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The functional role of the JAK-STAT pathway in post-infarction remodeling.

Hala El-Adawi, Lili Deng, Anthony Tramontano, Steven Smith, Eduardo Mascareno, Kalyan Ganguly, Ricardo Castillo, Nabil El-Sherif

Cardiovasc. Res., 2003 Jan , 57, 129-38

OBJECTIVES: Recently, the Janus kinase/signal transducer and activator of transcription (JAK-STAT) signaling pathway was found to be prominently associated with activation of the autocrine loop of the heart tissue-localized renin angiotensin system (RAS). We investigated if the JAK-STAT pathway is activated in the post-myocardial infarction (MI) non-ischemic myocardium (NIM), destined to undergo remodeling and whether blockade of the pathway in vivo can modify early post-MI remodeling. METHODS: We investigated the time course of tyrosine phosphorylation of JAK-STAT and gp130 proteins in the NIM of post-MI rat heart as well as the binding activity of STAT proteins to the St-domain of the angiotensinogen gene promoter. We further compared the effects of in vivo blockade of RAS by the AT(1) receptor (AT(1)R) blocker losartan with the in vivo blockade of JAK-STAT pathway by the specific JAK2 blocker tyrphostin AG490 on certain aspects of early post-MI remodeling. RESULTS: We showed that JAK2, STATs 1, 3, 5a and 6 and gp130 proteins are tyrosine phosphorylated as early as 5-30 min post-MI and that STATs 1, 3, and 5a remain activated up to 7 days post-MI. Gel mobility shift assay showed a strong binding activity of STAT proteins to the St-domain of angiotensinogen gene promoter in 1-day post-MI NIM. The binding was significantly reduced in rat hearts previously treated with losartan or tyrphostin AG490. Supershift experiments identified STATs 3 and 5a as specifically interacting with the St-domain. Both AT(1)R and JAK2 blockade resulted in significant amelioration of the increase of protein phosphatase 1 activity and decrease in basal level of p16-phospholamban that may underlie early diastolic dysfunction, as well as partial amelioration of early downregulation of Kv4.2 gene expression that may underlie increased arrhythmogenicity of 3-day post-MI heart. On the other hand, while blockade of AT(1)R significantly ameliorated apoptotic changes in 1-day post-MI border zone, blockade of JAK2 increased apoptosis. CONCLUSIONS: The study provides compelling evidence in favor of the linkage of the JAK-STAT pathway with the angiotensin II autocrine loop and uncovers a mechanism by which selective activation of a set of STAT proteins underlies mobilization of the gene activation program intrinsic to post-MI remodeling. It also suggests that drugs that inhibit JAK-STAT phosphorylation may provide a new approach to modify post-MI remodeling. This needs to be confirmed in long term in vivo studies in the post-MI heart.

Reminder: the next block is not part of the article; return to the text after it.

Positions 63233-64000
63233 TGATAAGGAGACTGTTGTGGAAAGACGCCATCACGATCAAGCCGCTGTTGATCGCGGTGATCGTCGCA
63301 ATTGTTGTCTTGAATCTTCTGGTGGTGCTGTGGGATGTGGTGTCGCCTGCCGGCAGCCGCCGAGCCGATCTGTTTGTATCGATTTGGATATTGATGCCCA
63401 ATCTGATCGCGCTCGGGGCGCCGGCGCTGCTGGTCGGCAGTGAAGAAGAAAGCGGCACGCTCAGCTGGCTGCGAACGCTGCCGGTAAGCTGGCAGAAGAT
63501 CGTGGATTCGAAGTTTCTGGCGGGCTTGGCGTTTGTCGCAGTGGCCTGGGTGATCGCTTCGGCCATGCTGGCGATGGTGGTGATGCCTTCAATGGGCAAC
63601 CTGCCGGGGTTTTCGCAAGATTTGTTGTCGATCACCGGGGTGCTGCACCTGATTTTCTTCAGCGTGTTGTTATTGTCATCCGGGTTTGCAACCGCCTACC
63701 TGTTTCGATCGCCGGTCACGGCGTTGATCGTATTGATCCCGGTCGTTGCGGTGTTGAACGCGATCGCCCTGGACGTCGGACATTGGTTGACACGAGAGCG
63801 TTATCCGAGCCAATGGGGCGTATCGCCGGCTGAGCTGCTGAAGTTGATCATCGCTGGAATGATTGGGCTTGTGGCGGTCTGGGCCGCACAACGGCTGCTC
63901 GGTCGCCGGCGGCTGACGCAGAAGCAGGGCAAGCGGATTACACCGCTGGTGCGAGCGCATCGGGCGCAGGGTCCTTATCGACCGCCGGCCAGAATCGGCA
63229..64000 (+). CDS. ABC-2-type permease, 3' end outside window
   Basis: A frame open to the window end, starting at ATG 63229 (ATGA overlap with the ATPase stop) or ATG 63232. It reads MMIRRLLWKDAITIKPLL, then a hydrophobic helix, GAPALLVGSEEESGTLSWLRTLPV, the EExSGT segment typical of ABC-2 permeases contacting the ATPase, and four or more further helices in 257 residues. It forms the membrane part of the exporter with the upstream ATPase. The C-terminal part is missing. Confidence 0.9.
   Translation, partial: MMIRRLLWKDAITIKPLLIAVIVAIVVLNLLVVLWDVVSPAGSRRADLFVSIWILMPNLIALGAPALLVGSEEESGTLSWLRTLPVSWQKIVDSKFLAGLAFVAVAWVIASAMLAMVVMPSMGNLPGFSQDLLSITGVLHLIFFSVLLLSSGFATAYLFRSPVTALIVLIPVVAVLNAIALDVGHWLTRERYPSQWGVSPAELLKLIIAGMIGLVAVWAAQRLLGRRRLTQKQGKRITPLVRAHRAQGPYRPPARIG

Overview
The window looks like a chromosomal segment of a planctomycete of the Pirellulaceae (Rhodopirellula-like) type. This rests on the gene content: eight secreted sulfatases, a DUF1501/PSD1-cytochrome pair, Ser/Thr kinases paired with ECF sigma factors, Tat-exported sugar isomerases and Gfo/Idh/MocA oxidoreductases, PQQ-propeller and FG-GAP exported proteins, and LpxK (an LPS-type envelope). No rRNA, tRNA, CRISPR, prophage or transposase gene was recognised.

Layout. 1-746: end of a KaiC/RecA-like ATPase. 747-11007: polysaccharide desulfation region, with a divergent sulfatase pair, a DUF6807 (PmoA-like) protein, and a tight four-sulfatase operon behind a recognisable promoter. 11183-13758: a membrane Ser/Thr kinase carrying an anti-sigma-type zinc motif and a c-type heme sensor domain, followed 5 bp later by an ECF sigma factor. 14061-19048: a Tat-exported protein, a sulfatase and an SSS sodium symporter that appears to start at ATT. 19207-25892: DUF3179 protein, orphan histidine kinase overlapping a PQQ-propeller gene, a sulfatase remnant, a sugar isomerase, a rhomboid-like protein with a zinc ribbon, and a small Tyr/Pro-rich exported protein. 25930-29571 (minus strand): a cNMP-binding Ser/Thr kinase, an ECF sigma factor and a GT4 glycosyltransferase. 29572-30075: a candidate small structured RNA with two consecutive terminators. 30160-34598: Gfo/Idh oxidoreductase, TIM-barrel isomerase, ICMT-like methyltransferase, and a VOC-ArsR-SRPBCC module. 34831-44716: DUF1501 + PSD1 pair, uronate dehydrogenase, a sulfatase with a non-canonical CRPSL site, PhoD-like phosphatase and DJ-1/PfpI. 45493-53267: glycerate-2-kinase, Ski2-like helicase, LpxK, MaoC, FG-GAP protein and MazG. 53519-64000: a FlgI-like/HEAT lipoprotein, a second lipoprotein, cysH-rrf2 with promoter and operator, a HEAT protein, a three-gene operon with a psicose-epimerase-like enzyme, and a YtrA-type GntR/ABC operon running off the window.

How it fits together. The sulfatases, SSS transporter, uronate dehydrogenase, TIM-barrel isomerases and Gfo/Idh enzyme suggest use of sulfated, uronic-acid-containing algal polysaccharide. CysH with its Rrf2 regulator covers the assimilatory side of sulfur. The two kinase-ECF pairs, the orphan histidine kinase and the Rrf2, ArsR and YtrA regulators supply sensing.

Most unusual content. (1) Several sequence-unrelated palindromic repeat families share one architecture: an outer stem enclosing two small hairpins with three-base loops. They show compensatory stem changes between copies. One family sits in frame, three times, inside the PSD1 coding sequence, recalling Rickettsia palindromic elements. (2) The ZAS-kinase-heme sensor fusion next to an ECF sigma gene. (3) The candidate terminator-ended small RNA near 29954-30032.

http://www.ncbi.nlm.nih.gov/pubmed/12504822